Difference between abstinence and celibacy
What’s Abstinence and Outercourse?
The meaning of forbearance is the point at which you don’t engage in sexual relations. Outercourse is other sexual exercises other than vaginal sex. Sexual forbearance and outercourse can mean various things to various individuals.
How accomplishes Abstinence work?
Individuals are abstinent for bunches of various reasons. At times individuals use restraint as contraception to forestall pregnancy.
Forbearance can mean various things relying upon who you inquire. Numerous individuals state restraint isn’t doing ANY sort of sexual stuff with someone else, including vaginal, oral, and butt-centric sex — that is what we’re calling forbearance here.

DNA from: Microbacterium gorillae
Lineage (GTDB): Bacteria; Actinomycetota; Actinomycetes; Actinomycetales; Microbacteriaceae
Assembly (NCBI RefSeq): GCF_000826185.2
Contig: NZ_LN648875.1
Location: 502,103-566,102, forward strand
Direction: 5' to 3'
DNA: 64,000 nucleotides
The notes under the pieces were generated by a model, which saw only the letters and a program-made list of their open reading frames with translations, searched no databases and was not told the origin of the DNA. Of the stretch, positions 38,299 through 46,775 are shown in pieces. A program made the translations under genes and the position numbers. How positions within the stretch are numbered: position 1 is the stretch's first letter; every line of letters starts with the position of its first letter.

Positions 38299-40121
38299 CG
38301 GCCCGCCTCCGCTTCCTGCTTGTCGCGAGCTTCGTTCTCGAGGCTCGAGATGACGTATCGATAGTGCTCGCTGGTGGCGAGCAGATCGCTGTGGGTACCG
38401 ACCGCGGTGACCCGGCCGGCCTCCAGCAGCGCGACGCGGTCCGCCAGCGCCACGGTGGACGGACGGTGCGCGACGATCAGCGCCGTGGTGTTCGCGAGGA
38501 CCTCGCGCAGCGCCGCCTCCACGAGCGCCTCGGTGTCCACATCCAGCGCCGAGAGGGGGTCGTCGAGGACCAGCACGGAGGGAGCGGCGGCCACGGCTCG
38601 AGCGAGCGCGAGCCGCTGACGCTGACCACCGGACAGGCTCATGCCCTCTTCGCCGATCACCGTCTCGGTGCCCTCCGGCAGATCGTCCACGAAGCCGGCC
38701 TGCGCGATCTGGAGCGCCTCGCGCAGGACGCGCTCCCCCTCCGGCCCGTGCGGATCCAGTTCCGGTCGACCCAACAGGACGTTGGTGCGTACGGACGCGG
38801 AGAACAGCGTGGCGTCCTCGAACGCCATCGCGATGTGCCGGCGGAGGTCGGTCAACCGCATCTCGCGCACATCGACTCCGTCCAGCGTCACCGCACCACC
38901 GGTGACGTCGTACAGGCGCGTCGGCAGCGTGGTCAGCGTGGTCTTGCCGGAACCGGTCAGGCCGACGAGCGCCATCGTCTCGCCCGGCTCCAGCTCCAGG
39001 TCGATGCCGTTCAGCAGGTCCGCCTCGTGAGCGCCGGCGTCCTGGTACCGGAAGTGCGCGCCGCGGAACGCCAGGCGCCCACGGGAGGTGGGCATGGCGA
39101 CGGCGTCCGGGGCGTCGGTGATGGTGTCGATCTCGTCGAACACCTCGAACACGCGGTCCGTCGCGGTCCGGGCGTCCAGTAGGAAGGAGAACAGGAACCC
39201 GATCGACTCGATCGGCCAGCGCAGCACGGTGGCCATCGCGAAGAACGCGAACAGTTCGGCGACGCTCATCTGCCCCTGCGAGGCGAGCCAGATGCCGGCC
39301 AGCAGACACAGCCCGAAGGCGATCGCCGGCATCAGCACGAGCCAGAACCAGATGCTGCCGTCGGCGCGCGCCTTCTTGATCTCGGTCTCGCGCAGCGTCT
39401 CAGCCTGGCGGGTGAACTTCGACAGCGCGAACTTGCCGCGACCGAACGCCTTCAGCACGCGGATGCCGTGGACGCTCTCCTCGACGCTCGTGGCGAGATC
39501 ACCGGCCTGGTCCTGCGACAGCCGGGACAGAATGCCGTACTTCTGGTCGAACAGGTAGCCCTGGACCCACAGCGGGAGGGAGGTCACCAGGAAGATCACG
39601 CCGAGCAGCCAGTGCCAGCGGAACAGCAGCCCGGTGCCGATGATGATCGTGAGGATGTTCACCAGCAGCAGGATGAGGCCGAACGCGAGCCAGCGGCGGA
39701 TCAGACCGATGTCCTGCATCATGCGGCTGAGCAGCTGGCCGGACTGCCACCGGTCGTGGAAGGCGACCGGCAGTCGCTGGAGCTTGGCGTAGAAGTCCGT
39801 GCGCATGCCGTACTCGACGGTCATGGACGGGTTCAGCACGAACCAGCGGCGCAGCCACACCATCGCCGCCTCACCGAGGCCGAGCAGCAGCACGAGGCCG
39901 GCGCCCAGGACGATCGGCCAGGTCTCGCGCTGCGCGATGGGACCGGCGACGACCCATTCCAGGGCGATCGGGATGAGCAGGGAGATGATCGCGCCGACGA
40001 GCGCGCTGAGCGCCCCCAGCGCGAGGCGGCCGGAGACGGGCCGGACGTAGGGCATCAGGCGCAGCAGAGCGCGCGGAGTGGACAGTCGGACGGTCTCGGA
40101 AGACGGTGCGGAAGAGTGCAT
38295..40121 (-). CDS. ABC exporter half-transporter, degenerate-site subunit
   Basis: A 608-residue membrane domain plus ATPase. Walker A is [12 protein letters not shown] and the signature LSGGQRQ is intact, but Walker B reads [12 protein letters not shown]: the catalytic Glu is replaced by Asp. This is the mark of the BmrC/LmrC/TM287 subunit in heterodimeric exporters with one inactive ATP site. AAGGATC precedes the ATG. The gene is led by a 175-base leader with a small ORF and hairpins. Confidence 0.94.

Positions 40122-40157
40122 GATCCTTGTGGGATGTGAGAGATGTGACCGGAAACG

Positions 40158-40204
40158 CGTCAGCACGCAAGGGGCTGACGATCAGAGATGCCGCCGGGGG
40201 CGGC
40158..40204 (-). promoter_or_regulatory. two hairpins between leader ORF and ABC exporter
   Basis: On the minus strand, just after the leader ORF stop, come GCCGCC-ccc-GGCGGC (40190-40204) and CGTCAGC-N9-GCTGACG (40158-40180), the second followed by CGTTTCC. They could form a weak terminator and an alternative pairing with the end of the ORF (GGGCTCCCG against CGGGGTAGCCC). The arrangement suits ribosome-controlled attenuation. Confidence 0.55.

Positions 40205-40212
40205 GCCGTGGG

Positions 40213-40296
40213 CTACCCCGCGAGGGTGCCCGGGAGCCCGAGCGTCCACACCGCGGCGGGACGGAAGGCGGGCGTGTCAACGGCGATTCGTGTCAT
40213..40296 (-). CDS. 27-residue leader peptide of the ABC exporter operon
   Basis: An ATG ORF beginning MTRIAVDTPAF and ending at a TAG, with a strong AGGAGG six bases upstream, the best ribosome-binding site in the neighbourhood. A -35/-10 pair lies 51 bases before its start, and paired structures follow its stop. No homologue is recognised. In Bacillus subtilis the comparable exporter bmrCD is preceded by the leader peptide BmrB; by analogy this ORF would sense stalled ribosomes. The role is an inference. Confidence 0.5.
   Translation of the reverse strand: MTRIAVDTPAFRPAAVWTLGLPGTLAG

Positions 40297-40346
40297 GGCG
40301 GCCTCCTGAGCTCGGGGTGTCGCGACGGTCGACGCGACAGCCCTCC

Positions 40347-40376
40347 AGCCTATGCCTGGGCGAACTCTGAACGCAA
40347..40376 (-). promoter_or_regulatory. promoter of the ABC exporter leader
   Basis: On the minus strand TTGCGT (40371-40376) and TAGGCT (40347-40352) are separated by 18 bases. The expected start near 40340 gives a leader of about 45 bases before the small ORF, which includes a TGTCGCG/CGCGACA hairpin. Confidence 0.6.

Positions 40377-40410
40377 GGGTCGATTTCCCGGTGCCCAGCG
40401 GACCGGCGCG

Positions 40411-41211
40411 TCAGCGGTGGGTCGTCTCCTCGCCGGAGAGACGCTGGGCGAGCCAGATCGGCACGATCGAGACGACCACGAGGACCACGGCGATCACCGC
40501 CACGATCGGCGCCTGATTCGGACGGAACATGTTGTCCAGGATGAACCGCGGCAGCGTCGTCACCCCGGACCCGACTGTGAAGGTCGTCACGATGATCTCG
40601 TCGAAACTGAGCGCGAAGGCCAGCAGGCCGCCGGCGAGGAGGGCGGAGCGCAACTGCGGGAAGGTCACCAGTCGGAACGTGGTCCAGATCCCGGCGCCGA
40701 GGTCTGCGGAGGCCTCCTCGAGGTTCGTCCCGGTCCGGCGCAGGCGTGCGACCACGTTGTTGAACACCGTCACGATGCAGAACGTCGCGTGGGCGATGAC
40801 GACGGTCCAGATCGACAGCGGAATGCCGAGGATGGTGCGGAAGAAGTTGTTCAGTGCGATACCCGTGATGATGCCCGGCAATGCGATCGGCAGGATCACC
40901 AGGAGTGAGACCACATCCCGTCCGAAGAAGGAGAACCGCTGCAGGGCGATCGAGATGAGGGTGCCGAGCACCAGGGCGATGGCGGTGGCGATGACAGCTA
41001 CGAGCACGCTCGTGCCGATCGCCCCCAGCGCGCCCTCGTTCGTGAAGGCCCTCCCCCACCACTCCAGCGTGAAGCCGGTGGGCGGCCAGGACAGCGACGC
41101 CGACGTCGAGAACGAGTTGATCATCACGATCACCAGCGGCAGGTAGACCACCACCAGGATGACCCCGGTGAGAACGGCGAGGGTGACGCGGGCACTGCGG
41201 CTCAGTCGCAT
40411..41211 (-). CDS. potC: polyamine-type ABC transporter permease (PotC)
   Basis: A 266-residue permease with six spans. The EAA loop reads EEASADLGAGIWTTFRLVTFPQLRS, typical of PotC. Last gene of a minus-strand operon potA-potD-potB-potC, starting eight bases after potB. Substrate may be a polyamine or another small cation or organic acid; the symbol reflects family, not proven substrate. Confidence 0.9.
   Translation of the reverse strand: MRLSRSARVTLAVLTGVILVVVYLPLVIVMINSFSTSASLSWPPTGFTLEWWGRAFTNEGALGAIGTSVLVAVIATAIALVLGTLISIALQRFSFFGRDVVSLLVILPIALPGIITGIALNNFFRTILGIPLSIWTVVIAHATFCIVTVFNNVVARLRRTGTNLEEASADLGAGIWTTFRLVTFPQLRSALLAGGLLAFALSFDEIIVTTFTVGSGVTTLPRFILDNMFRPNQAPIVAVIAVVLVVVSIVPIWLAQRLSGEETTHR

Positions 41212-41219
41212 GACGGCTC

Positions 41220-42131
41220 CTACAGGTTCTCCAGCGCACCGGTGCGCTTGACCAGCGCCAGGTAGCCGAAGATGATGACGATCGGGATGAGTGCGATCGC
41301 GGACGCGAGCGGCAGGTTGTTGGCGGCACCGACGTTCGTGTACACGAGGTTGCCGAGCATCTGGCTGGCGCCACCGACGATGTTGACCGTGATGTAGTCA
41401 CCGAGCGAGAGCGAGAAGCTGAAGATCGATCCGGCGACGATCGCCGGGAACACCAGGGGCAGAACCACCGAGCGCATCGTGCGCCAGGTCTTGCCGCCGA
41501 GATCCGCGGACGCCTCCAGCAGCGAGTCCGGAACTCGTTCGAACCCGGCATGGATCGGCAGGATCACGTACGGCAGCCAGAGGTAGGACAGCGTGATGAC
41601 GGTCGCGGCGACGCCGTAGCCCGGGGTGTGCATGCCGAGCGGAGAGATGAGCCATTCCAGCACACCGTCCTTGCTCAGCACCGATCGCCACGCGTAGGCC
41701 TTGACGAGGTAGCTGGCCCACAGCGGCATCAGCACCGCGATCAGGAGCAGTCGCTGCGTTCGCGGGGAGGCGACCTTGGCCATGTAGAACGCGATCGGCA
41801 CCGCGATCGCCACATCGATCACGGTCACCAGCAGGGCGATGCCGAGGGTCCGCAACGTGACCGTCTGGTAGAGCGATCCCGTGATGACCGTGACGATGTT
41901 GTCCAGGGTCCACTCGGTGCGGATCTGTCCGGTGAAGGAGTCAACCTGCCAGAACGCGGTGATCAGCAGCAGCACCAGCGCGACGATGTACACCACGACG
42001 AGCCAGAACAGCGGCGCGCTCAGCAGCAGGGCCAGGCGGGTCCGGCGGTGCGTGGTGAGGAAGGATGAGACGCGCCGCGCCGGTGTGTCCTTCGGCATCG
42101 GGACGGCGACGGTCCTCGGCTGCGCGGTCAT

Forbearance forestalls pregnancy by getting semen far from the vagina, so the sperm cells in semen can’t get to an egg and cause pregnancy. In case you’re abstinent 100% of the time, pregnancy can’t occur.
Individuals once in a while just use restraint to forestall pregnancy on days they’re rich (well on the way to get pregnant), however, they may have vaginal sex at different occasions. This is called richness mindfulness.
Anyone can be abstinent, regardless of your age, sex, sexuality, or the sexual encounters you’ve had previously. Individuals are abstinent now and again for reasons that may change after some time, and a couple is abstinent their entire lives. You can decide to be abstinent at whatever point you need, regardless of whether you’ve engaged in sexual relations previously.